If you get an Accurate custom mold made to drop your alloy at the diameter you need. You won't have to size anything. Just roll on your Lee lubed patches, dry and graphite before loading. That is fast, simple and precise, but not inexpensive for a custom mold. Some prefer to size the finished bullets anyway for the hard slick shine a polished bullet sizing die will give a Lee lubed, dried and graphite coated paper patched bullet
You will very likely have to custom hone a Lee bullet sizing die to get what fits. Don't feel bad about that. I custom hone those things for every caliber I shoot. It is not that hard.
You have more options now. I hope it goes well. Keep us posted with pictures too!!!
I just went over and configured a 30-172P mold at Accurate. The site does say 3-4 weeks for delivery. This is going to be a difficult wait. That is an amazing place. I did not see that he has any.22 molds, but does offer the option of submitting your own design. That might be fun! I'm happy you directed me there. I did not even know that place existed.
When you hone a sizing die, do you use the screw in a bullet method or is there a better way? I've re-sized molds that way and it works quite well, but the molds I've re-sized have all been aluminum.
For honing an aluminum bullet mold I use the cast slug with a hex nut method and powdered pumice with dish washing liquid.
For honing a Lee bullet sizing die I use a slotted wood dowel with oiled emery cloth and an electric hand drill or drill press.
That is similar to my way of honing a bullet mold, but I've never honed a sizing die and was afraid of getting it out of round. In your experience, what would be the maximum size increase you would attempt with your emery cloth method? I would assume maybe 600 - 800 grit cloth? Terry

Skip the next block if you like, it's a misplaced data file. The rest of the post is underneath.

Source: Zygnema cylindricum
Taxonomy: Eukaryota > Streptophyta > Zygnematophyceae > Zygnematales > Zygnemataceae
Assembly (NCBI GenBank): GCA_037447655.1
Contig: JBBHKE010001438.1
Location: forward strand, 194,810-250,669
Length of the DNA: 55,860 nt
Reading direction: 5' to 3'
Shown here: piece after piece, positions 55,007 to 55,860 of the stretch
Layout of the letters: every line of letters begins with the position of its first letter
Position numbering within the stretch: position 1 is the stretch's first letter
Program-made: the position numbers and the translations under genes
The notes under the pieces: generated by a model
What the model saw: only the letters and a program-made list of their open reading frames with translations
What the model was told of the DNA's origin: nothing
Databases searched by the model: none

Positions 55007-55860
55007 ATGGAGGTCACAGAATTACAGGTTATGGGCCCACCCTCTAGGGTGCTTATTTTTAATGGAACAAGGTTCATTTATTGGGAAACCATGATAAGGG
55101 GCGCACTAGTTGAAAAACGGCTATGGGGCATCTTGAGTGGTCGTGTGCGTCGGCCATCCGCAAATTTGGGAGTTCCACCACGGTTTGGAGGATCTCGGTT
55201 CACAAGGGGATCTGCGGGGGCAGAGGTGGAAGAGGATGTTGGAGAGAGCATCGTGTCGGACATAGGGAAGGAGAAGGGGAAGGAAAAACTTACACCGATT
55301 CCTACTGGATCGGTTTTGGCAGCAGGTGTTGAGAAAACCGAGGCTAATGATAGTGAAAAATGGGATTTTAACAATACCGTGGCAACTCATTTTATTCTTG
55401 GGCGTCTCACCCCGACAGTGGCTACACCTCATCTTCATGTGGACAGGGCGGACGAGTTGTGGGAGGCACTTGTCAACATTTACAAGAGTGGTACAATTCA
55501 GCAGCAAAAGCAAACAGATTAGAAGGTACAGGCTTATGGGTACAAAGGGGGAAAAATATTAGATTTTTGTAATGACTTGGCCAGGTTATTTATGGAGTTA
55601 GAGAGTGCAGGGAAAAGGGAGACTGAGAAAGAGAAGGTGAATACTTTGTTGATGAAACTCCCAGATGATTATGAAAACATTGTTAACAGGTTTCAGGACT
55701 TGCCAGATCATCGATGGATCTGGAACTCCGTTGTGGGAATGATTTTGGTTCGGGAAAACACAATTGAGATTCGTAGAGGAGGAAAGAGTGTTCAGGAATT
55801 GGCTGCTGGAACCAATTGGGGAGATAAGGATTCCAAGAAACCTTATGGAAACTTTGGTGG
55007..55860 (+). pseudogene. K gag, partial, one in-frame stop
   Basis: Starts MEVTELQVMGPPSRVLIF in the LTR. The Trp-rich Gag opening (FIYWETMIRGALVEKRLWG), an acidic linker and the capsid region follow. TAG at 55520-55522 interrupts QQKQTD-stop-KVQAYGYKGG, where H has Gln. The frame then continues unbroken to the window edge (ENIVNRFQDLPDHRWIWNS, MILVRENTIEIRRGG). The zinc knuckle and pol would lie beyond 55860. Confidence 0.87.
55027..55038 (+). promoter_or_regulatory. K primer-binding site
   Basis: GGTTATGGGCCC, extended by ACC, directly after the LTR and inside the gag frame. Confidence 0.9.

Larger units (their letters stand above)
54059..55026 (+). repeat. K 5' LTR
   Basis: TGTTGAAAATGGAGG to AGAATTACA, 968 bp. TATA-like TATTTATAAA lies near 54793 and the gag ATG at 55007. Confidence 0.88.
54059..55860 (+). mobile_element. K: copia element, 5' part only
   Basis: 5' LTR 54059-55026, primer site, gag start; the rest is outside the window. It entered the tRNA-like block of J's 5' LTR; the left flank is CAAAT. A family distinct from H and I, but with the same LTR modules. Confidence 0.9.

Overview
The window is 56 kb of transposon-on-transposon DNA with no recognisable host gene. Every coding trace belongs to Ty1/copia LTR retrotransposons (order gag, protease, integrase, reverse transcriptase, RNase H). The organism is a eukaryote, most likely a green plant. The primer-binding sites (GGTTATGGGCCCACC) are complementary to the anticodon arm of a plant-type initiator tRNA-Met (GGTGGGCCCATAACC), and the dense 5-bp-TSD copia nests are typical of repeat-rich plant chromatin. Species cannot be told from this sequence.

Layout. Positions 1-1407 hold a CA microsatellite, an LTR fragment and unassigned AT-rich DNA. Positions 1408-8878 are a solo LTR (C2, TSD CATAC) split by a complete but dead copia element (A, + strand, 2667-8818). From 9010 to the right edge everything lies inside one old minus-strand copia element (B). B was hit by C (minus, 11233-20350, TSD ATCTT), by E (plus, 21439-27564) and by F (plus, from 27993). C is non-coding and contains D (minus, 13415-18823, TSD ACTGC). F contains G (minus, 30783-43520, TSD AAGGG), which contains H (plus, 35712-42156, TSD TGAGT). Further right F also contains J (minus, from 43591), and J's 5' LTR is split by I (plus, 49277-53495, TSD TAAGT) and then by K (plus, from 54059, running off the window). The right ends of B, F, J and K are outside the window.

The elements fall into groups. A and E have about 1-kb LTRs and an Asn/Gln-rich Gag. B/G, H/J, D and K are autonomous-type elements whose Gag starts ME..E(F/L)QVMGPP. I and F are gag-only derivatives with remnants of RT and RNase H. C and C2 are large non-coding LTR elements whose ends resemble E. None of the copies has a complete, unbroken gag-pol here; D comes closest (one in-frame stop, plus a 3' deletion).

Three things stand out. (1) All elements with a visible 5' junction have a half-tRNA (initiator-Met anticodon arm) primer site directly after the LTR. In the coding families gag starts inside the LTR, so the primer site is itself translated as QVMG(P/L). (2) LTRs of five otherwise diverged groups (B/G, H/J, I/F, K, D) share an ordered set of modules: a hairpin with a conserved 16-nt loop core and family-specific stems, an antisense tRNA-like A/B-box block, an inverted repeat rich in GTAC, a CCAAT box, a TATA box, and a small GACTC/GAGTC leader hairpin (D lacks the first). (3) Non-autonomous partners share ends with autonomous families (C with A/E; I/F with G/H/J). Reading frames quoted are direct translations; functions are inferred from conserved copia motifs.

Use 300 -350 grit at drill slow/medium speed, those grits cut and polish finer than factory Lee finish. Finer is pretty useless. Use smooth up down, once per second strokes and cutting oil bath. Fit of the wrapped emery should should be snug enough to almost take the die out of your hand. A loose fit will go out of round.
I find 3-5 minutes cuts off .001” metal --- you may be very different. Check by cleaning the die and running a bullet through to check how you are doing with a micrometer frequently.
One of my simple honing tools for Lee dies :
Thanks for all the good information Gary! I think I have info enough now to get a good start at experimenting with paper patching for this rifle. My .22 mold will be here on Wednesday (hopefully), but I think I'll concentrate on learning to PP the 8MM before tackling that small bore. I'll shoot it lubed and gas checked for now. Thank you so much for sharing your expertise. The ideas behind paper patching are a lot less murky now!
- All Categories
- General Polls
- Contact Us w/ Forum Issues
- Welcome to The Cast Bullet Association Forum
- Bullet Casting
Guns & Shooting
- AR Platform
- TC Contenders & Other Single Shot Handguns
- Informal Matches & Other Shooting Events
- Gunsmithing Tips
- Gun Cleaning & Maintenance
- Benchrest Cast Bullet Shooting
- Military Bench Rest Cast Bullet Shooting
- Silhouette Shooting
- Postal Match Cast Bullet Shooting
- Factory Guns
- Black Powder Cartridge
- Hand Guns
- Lever Guns
- Single Shot Rifles
- Bolt Action Rifles
- Military Surplus Rifles
- Plinkers Hollow
- Buy, Sell or Trade
- Other Information & Reference